On the downside eBay shares have slipped back despite a decent set of Q3 numbers, which saw revenues and profits moderately beat forecasts, however disappointing guidance appears to have seen the proverbial rug pulled out. Revenues for Q4 were seen at between $2.57bn and $2.62bn with the consensus being $2.65bn. 


The US dollar has slipped back across the board after US Q3 GDP slid back more than anticipated to 2%, although inflation rose to 5.7%, so you pay your money and take you choice as to what markets are focussing on today.

The euro has moved higher after ECB president Christine Lagarde didn’t push back strongly enough on market pricing expectations that rates could rise next year. She did say that particular interpretation wasn’t in line with the ECB’s analysis, but wasn’t prepared to comment on whether market interpretations were correct, saying that it wasn’t for her to say. This seemed a rather strange thing to say given the central banks role is to do exactly that. That’s why it’s called forward guidance, and her failure to push back on the market narrative with more conviction has seen the euro move to one month highs against the greenback. It’s almost up there with her “we’re not here to close spreads” comment when she first took over as President.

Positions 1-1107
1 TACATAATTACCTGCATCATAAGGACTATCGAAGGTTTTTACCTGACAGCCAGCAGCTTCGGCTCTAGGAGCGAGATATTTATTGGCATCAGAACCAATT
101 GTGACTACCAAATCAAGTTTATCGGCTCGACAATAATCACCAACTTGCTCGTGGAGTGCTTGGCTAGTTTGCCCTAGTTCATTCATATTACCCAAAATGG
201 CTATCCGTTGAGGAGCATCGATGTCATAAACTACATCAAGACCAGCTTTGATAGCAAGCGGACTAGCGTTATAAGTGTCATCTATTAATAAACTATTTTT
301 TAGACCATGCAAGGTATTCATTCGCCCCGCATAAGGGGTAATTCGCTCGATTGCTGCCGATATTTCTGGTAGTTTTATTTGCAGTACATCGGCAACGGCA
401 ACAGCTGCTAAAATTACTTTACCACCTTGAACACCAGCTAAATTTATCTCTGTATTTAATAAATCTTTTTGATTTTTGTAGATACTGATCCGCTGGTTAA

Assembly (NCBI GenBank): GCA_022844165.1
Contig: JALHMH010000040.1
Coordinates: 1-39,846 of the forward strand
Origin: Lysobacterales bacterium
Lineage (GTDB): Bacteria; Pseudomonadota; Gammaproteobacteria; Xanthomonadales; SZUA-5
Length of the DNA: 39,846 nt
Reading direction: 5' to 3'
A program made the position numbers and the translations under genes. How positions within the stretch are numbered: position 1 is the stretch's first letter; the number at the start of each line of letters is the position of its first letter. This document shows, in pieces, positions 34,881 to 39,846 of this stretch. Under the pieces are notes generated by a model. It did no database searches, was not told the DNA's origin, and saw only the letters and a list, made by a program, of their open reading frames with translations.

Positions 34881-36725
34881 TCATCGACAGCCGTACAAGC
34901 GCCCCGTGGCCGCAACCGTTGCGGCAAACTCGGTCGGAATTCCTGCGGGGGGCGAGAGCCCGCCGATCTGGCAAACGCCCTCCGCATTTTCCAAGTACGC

She did go on to say that inflation was likely to be more persistent than originally anticipated and that the PEPP programme would be ending as scheduled in March 2022.


Crude oil prices look set to post their biggest two day decline in over a month after bigger than expected builds in weekly oil inventories, raised the prospect that recent rises in prices had created an element of demand destruction.

Some have suggested that the resumption of Iran nuclear talks has also helped contain the recent rise, but this seems unlikely given the time lag between any agreement, and supply returning to the market.

The weaker US dollar has seen gold prices edge back up again after finding support at the $1,780 level earlier this week.